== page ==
Registry troubleshooting steps for advanced users

This article describes how to troubleshoot registry corruption issues.

Original KB number:   822705


If your computer does not restart, the registry hives may be corrupted. The error messages may vary. They can include any of the following:

Windows could not start because the following file is missing or corrupt:\WINNT\SYSTEM32\CONFIG\SYSTEM.ced

Windows could not start because the following file is missing or corrupt:\WINNT\SYSTEM32\CONFIG\SYSTEM

Windows could not start because the following file is missing or corrupt:\WINNT\SYSTEM32\CONFIG\SOFTWARE

System hive error

Stop 0xc0000218 (0xe11a30e8, 0x00000000, 0x000000000, 0x00000000) UNKNOWN_HARD_ERROR

Stop: 0xc0000218 {Registry File Failure} The registry cannot load the hive (file):
\SystemRoot\System32\Config\ CorruptHive or its log or alternate. It is corrupt, absent, or not writable.

More information

There are many reasons why a registry hive may be corrupted. Most likely, the corruption is introduced when the computer is shut down, and you cannot track the cause because the computer is unloading processes and drivers during shutdown. Sometimes, it is difficult to find the cause of registry corruption. The following sections describe three possible causes of the problem and provide steps to troubleshoot the problem.

Power Failure

A power failure or some other unexpected shutdown event may cause a corrupted registry hive. To determine whether this is the cause of the issue, look for event ID 6008 entries. Event ID 6008 entries indicate that there was an unexpected shutdown. In this case, some process may have been modifying part of the registry hive, and the computer lost power before that change could be completed. This leaves the registry hive in an inconsistent state. On restart, when the operating system tries to load the registry hive, it may find data in that registry hive that it cannot interpret, and you may receive one of the error messages that is included in the "Summary" section.

File Corruption and Faulty Hardware

Other files may be corrupted. You must determine whether only the registry hives are corrupted or whether other files (system and data) are corrupted. If corruption is not limited to registry hives, the corruption may cause by faulty hardware. This hardware may include anything that is involved in writing to a disk, such as the following:

  • The random access memory (RAM)
  • The cache
  • The processor
  • The disk controller

If you suspect faulty hardware, the hardware vendor must thoroughly investigate the condition of all computer components.

The Registry Is Written to at Shutdown

If one or two registries hives consistently become corrupted for no reason, the problem probably occurs at shutdown and is not discovered until you try to load the registry hive at the next restart. In this scenario, the registry hive is written to disk when you shut down the computer, and this process may stop the computer or a component in the computer before the writing is completed.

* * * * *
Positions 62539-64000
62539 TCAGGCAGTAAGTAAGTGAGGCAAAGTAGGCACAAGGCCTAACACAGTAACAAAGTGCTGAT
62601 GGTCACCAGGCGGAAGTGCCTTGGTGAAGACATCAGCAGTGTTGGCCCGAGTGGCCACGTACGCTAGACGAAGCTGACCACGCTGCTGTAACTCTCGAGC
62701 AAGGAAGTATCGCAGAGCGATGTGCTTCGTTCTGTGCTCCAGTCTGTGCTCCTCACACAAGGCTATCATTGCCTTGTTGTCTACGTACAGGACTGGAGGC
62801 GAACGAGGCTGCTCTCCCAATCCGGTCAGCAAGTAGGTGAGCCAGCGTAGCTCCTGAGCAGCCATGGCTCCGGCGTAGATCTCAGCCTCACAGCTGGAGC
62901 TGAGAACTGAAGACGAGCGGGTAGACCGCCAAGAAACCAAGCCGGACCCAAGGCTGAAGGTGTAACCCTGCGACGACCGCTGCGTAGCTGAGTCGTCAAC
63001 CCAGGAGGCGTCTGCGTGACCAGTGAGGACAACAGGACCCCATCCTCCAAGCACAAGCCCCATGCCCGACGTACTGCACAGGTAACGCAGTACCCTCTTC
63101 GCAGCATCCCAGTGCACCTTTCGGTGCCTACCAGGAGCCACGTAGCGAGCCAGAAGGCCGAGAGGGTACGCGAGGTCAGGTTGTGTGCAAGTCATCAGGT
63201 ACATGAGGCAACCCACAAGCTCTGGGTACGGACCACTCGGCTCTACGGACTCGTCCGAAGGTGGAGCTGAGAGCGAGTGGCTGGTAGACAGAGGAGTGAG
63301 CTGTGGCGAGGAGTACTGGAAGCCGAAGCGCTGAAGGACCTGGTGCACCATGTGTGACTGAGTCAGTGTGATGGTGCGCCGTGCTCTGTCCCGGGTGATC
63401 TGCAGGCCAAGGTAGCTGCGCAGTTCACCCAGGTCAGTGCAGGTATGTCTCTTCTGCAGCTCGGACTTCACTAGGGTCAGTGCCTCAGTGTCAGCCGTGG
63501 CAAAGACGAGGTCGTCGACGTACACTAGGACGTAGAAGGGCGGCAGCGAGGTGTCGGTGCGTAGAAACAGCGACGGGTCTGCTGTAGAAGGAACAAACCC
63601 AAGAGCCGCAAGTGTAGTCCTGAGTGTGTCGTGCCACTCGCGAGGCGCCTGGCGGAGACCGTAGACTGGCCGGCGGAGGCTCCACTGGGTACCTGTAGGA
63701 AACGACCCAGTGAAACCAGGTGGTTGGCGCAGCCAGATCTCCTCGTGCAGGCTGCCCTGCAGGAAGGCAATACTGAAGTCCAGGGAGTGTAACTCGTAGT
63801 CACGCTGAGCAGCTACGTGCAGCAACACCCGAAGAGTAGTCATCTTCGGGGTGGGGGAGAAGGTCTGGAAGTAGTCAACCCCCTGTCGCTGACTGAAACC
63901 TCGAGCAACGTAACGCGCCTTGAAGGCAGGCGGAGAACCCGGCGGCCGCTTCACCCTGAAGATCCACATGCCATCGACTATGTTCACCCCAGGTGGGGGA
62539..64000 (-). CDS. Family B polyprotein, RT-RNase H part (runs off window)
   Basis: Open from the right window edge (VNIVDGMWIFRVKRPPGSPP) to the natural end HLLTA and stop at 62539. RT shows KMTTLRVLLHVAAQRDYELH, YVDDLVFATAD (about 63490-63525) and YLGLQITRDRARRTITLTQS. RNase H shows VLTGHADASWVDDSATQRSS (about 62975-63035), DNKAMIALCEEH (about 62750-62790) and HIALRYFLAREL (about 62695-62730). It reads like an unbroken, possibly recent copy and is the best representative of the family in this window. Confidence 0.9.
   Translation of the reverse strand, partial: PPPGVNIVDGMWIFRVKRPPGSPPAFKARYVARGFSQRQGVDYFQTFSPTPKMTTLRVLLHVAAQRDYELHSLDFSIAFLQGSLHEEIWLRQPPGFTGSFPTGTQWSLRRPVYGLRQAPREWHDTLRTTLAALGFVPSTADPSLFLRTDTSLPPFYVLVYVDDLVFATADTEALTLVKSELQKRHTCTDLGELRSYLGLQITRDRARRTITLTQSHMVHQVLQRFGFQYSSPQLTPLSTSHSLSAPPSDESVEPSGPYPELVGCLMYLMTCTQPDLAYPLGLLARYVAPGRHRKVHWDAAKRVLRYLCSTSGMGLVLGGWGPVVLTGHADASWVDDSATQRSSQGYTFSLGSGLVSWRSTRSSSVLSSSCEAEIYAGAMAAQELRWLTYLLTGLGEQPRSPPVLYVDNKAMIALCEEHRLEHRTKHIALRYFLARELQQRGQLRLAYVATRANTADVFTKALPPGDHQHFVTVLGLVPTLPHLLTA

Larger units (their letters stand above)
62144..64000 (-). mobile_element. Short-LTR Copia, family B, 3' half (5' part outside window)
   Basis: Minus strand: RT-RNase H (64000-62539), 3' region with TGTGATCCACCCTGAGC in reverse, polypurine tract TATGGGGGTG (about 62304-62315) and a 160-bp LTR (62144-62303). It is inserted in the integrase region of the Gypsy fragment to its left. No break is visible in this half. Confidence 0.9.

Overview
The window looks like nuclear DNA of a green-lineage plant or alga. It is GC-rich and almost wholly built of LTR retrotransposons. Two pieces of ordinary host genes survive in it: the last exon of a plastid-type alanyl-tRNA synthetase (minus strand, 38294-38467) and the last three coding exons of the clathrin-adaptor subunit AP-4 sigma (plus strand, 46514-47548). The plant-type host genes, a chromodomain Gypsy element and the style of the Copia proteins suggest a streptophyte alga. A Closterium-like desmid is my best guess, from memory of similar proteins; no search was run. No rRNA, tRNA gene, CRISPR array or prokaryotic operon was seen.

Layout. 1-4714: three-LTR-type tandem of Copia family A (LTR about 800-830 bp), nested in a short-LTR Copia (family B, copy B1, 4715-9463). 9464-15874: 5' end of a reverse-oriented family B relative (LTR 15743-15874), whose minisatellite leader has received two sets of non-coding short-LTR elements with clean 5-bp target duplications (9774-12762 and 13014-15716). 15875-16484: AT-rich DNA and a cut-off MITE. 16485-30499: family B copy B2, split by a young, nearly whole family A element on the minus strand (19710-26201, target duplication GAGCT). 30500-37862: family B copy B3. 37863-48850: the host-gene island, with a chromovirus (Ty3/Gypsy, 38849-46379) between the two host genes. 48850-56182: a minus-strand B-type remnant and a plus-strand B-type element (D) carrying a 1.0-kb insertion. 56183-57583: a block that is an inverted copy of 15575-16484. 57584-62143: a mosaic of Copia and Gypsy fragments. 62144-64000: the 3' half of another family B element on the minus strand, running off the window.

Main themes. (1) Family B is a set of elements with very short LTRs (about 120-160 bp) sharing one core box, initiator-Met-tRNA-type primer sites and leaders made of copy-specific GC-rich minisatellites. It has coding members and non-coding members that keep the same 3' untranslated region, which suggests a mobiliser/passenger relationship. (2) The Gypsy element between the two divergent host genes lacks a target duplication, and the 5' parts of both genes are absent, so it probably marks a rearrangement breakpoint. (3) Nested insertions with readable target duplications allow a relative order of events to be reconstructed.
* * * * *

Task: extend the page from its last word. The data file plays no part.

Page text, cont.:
To troubleshoot this issue, follow these steps.

  1. Restore the computer to a previous state before registry corruption occurred.
    One tool that you can use to back up registry hives is Recovery Console. For more information about how to back up and restore the registry, click the following article numbers to view the articles in the Microsoft Knowledge Base:

    322756 How to back up and restore the registry in Windows XP and Windows Vista

    307654 How to install and use the Recovery Console in Windows XP

  2. Check the hardware, the disk, the firmware drivers, and the BIOS. To do this, follow these steps. These steps may require downtime for the computer.

    1. Make sure that the CPU is not being over-clocked.
    2. Make sure that system event logs do not contain event ID 9, event ID 11, or event ID 15 (or any combination of these events). These events may indicate hardware problems that must be addressed.
    3. Run the chkdsk command-line command together with the /r switch on the disk that contains the registry hive files. This command helps verify that the area of the disk that contains the registry hive files is not involved in the problem.
    4. Apply the latest firmware revisions to disk controllers, and use the matching driver versions. Make sure that the drivers are signed drivers and that you have the appropriate firmware revisions installed.
    5. Make sure that you apply the latest basic input/output system (BIOS) updates to the computer.
  3. After you complete step 2, you may not see any change in behavior. To prevent the corruption, try to close all running processes before you shut down the computer. You may be able to narrow the scope to a single process that is involved. Even if you determine the process, you may be unable to prevent a component from being unloaded before the registry hive is written to. However, if you make sure that you stop the process before shut down, you may be able to prevent registry hive corruption.

  4. After you complete step 3, if you do not see any change in behavior, compare the registry hives. Capture a non-corrupted registry hive and a corrupted registry hive and then compare the two by using comparison tools such as Windiff.exe.

  5. Determine which registry hive section is growing. If it seems that the problem in the registry hive is growing too large, you may be able to determine which section is growing and to trace this back to a process that is writing to the hive.